Online to Brick-and-Mortar Trend Reaches Small Business Scale

By Small BusinessFOXBusiness

Dave Munson and his Saddleback Leather company have come a long way from their sold-off-the-back-of-a-truck-in-Mexico roots.

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Munson, and his wife Suzette, recently unveiled plans to expand their companies (his Saddleback Leather, hers Love 41) from their cyber space digs into permanent brick-and-mortar retail. In May, the duo and their team will open a 10,000 square-foot space in Fort Worth, Texas. “We wanted to have a flagship destination because we’re only online – and if we didn’t make any money in it, although we obviously really want to, it builds our brand even more and gives us the chance to share who we are (with our customers),” Dave said.

But is that a step backwards – going from online to physical retail?

Using data from the U.S. Census Bureau, the National Retail Federation shows the share of e-commerce sales as a percentage of total retail sales has increased from a little less than 3.5% in January 2008, to more than 6.5% in January of this year. Put another way, that’s an increase from about $35 million in ’08 to more than $80 million spent online at the beginning of this year.

Despite the growth of ecommerce, the entrepreneurial couple says the move is all about reaching the customer, in a physical sense.

“We can see the trend of Internet sales going up every year,” Suzette said. “Every year people are becoming more Internet buyers for Christmas rather than going to jam-packed malls. But we have a dedicated following – and one thing they’ve always desired is a destination where they can put their hands on our products.”

And that’s exactly what they hope to provide.

“Most of our sales are from people who see other people at work with one of our briefcases, or chase people down at an airport to ask, ‘Where did you get that bag?’ It’s even better when people can see our products in person,” Dave said.

Dave began Saddleback in the late ‘90’s after a futile search to find the perfect leather bag. Instead of settling on one he only “kind of” liked, he decided to make it himself with the help of leather makers in Mexico. Fast forward more than a decade, and today Dave’s bags are a hit, and he’s developed a cult following through his online shop. Pleased with their Saddleback success, in 2011, he and his wife decided to launch a second business aimed at giving back to society with the proceeds of sales, and thus, Love 41 was born.

Saddleback’s move to Main Street follows a bigger retail trend nationwide of startups and online stores literally opening up shop (think Birchbox, Warby Parker, Bonobos, Shinola and more).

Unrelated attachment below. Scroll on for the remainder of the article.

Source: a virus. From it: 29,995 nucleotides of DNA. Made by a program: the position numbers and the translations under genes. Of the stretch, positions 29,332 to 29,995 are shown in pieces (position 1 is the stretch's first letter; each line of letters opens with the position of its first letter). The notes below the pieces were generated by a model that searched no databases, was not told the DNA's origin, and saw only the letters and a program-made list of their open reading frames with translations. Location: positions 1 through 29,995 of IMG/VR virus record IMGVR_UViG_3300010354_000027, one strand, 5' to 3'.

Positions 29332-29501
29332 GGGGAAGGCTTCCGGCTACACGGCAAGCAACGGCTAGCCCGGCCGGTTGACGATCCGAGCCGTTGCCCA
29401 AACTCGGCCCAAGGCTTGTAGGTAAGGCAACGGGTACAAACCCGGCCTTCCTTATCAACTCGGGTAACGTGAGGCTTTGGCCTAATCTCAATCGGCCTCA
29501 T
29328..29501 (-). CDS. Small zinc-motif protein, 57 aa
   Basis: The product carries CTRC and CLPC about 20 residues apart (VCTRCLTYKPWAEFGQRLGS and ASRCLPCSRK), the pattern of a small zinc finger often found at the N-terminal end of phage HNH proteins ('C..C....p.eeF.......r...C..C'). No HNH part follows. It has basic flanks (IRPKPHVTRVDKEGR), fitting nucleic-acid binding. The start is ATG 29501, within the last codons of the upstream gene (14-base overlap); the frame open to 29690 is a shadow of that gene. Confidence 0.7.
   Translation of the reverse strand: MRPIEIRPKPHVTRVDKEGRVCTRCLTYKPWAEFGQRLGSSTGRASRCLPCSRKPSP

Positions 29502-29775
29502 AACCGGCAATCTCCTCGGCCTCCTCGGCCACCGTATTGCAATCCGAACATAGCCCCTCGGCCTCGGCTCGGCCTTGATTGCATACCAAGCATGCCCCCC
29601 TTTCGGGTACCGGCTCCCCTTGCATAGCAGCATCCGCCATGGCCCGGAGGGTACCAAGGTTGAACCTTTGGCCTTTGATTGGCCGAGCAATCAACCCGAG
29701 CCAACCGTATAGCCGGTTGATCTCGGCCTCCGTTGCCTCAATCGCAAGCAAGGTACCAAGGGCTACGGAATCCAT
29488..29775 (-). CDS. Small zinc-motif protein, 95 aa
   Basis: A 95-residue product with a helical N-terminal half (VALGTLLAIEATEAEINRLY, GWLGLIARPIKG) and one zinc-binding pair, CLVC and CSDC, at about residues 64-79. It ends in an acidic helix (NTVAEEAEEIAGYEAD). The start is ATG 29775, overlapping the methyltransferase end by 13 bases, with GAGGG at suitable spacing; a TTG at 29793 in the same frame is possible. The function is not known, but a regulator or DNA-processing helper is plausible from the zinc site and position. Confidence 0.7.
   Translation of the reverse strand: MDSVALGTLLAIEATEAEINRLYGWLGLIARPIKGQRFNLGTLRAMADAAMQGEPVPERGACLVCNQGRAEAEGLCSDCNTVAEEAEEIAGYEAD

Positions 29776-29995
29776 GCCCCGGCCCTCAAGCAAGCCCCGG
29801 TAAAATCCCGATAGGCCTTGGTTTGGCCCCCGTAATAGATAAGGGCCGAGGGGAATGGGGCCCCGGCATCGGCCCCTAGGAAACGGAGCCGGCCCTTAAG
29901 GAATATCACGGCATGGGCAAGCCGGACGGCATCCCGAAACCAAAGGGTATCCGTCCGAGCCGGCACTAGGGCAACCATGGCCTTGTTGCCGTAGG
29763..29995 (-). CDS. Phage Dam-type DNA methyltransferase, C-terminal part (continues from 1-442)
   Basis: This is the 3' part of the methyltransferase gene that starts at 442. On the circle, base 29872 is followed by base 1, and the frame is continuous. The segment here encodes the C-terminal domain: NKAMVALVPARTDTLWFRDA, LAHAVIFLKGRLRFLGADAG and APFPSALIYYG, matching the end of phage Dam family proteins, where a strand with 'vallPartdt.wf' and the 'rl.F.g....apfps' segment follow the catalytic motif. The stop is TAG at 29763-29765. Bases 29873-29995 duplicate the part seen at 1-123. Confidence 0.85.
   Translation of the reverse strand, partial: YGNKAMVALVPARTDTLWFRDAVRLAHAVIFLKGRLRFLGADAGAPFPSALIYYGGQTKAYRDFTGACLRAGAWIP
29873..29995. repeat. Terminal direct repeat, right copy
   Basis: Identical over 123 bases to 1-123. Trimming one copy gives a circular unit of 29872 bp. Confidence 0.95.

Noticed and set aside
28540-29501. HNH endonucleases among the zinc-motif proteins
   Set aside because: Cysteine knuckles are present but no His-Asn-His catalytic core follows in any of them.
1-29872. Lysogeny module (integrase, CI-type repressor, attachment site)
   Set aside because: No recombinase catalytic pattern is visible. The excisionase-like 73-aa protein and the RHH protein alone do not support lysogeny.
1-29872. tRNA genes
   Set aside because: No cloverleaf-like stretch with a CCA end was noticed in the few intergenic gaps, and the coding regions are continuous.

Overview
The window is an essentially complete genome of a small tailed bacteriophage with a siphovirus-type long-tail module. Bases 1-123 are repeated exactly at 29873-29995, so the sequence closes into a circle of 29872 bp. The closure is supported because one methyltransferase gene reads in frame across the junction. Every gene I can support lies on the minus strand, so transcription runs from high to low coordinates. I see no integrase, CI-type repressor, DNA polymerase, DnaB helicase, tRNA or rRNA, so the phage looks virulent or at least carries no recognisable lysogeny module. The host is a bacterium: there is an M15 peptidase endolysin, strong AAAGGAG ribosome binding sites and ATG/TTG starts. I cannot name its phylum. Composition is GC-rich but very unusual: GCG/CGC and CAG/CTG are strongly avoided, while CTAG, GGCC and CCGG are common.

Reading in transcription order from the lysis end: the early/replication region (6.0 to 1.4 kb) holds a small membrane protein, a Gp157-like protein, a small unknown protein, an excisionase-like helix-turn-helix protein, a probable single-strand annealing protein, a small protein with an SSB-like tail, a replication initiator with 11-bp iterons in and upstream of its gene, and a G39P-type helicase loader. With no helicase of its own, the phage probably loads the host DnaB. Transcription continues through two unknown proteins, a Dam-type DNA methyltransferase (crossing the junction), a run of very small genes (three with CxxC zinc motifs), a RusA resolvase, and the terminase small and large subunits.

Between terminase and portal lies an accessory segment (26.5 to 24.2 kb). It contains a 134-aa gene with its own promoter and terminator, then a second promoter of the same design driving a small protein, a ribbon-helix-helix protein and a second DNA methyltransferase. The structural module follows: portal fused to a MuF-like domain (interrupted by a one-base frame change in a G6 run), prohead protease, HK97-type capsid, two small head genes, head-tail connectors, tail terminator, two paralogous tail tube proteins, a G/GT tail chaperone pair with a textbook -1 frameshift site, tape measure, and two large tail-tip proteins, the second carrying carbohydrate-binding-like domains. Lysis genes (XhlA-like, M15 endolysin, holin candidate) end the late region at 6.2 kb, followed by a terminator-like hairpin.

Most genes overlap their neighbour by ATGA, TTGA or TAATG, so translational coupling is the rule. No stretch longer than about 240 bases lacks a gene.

While the jury is still out on whether moving to physical retail will be a win-win, Dave said he’s optimistic.

“I don’t think they’ll be tighter margins because we pay a significant amount for our website…so if we can sell at the same rate we’re selling online, it’ll be about the same cost…but we think it should increase sales by at least 10-15%,” he said.

A Chance to Interact and Give Back

The move to brick-and-mortar has been one the Munsons have “been meaning to do” for a while, and they’re excited to make the announcement about a decision they said was a relatively easy one. They don’t just want their new store to be a physical version of their online shops, they want it to be a destination. The location in downtown Fort Worth, Texas gives them an advantage, Suzette said.

“When you walk down there, you’ll hear all kinds of different languages because the people there come from all over the world, a tremendous amount of tourists come through there,” she said. “Because it’s hard to compete now with just a store, the good thing is we have product that stands out – but we want our customers to buy an airline ticket because they want to see Saddleback and Love 41 in person.”

The Munsons plan to offer most of the products they feature on their online stores in their physical store – plus new items like waxed canvas from Scotland paired with leather products, perhaps an exclusive bag from Love 41 only in the physical space, and down the line, more home-goods and furniture related pieces.

The couple also plans to add a few extras to the experience including a café, special art handmade by their factory workers with scraps of leather, and, at some point, a live production area so customers can actually see how the products are made.

And one of the reasons they’ve ventured into this new segment of retail is the philanthropic aim of both of their businesses.

Through Love 41, Suzette and her team work with different organizations and agencies for different causes, including one that works with impoverished women who are either HIV positive, former prostitutes, or survivors of genocide. The program teaches them to sew and tailor with the goal of holding a job or business of their own. Through Saddleback Leather Films, Dave works with his full-time filmmaker, Joe Callander, to make fun videos about the production of the products, but also to bring awareness to matters close to the heart: Like Type 1 diabetes – a disease from which Dave’s niece suffers.

Through the store, the duo hopes to further their philanthropic efforts.

“This is going to be an experience,” Suzette said. “We’ll have Rawandan coffee beans there to help employ Rawandan people. We also want to do a mini movie theatre with free popcorn that shows our Saddleback Leather Films projects to really show people what Saddleback Leather and Love 41 are all about.”

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